The Incoming Lombard Street Toll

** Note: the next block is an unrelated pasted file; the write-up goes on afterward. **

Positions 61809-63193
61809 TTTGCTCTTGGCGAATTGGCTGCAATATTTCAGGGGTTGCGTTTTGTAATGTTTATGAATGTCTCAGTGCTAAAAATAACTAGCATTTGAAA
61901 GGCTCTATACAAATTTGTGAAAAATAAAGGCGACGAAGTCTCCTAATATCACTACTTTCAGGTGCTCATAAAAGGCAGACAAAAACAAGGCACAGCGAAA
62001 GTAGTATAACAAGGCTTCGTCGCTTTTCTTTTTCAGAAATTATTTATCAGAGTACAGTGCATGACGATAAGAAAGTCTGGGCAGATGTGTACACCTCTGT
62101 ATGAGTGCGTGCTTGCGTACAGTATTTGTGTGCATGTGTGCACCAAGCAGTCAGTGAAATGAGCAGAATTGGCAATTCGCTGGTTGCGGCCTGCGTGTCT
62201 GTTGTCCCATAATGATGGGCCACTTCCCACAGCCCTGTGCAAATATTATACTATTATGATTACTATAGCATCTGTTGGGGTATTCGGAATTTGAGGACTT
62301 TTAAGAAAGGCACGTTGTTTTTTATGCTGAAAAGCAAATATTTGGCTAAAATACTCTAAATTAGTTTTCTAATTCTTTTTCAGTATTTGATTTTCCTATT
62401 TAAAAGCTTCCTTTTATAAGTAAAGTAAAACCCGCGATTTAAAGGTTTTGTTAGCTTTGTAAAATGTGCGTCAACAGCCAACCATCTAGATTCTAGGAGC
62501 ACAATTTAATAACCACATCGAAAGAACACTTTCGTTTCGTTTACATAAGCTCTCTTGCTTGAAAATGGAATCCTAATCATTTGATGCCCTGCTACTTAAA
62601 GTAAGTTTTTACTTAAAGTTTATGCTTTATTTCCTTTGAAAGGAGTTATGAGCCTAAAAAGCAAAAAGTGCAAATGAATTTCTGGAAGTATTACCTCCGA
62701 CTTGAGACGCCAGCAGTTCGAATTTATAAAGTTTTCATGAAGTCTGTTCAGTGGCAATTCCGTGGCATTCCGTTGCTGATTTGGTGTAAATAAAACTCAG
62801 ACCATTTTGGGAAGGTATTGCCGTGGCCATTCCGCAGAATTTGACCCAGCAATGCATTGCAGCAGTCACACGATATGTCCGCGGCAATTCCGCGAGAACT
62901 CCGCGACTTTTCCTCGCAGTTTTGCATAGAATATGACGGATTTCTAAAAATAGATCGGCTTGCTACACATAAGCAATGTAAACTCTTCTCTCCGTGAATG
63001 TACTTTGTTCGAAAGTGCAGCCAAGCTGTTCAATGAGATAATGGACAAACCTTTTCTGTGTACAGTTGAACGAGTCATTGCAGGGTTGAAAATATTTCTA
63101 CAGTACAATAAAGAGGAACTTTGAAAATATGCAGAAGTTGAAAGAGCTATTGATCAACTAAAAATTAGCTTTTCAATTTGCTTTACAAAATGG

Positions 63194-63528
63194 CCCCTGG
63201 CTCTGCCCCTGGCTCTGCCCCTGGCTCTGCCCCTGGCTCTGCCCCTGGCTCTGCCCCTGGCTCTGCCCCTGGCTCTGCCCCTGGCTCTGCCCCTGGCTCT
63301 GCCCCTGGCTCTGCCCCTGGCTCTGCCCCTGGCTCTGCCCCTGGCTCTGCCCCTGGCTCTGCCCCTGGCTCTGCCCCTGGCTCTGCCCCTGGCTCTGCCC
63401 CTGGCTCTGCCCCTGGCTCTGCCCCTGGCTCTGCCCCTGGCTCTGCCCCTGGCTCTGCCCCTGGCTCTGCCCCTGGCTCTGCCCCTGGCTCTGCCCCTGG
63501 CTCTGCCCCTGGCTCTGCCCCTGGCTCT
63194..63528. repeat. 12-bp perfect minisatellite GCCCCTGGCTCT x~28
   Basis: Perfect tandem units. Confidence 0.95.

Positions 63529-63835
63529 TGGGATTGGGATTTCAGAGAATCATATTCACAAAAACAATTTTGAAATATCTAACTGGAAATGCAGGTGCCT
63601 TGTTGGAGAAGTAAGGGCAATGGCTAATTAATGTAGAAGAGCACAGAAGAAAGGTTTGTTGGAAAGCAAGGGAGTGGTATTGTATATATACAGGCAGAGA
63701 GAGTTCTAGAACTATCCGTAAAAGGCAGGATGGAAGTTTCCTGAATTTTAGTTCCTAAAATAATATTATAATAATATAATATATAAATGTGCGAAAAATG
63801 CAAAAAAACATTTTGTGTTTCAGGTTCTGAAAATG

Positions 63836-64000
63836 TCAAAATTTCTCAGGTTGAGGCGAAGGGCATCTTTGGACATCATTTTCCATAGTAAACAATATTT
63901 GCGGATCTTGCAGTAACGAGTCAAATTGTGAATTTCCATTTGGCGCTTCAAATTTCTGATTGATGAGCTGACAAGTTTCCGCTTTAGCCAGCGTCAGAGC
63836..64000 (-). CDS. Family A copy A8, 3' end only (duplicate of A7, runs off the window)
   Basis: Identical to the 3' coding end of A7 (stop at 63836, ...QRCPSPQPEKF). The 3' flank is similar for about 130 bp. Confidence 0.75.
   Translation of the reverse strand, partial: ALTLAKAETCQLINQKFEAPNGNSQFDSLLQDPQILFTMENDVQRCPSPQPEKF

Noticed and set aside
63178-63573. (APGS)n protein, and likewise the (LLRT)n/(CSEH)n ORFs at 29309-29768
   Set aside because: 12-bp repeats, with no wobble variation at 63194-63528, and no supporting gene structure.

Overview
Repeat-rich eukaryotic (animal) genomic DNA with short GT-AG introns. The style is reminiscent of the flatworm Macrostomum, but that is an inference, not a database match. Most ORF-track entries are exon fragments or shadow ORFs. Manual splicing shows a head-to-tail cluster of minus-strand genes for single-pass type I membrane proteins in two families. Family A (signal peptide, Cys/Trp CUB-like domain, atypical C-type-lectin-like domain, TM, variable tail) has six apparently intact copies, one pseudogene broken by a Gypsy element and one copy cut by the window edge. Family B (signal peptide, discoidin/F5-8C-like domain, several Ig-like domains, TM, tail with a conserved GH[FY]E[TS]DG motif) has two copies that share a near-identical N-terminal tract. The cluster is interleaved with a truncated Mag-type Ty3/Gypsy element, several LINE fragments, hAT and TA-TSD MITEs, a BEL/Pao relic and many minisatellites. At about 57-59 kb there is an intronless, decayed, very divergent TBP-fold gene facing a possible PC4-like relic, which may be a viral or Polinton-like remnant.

Tolls in San Francisco are high and unavoidable. From most places in the bay area, the only way to get to San Francisco is to cross a bridge, and every bridge has a toll associated with it. Another thing worth noting is that according to rent reports, San Francisco is the most expensive city to live in. On Monday, a bill proposing a toll to drive down the infamous Lombard Street in San Francisco passed the Assembly and Transportation Committee in an 11-3 vote. This is monumental as the street has always been free. While Lombard Street is typically a tourist destination, attracting more than 2 million visitors each year, this toll only further exemplifies the intense and almost unlivable costs of San Francisco. The purpose of this toll is to reduce traffic and congestion on and around Lombard Street, to make the experience more pleasant for both visitors and the surrounding residents. This is important, especially for residents, but that is assuming they will be exempt from the tolls implemented, which, knowing San Francisco, is not necessarily a safe assumption. Along with the toll comes the follow up question: what is the city planning on doing with the money collected from the toll? The exact amount of the toll has yet to be decided but it seems as though it will be a minimum of $5 per car, with the possibility of hour and holiday upcharges. With the 2 million visitors the street receives per year, this would provide a large amount of added revenue to the city. That said, I have been unsuccessful in finding a source that addresses the cities plan regarding how to spend this added revenue. This is an issue due to the many problems San Francisco as a city is facing with the extreme homelessness that some have gone so far as to call “a cruelty that is unsurpassed.” Not to mention the extremely high housing prices and general cost of living in the city, there are many issues the city could attempt to address, or address more intensely, with the presence of this added revenue. While I do not have a huge issue with the toll itself, in order for me to be in full support of it, I would like to see a proposed plan of how the city is planning to spend this money.

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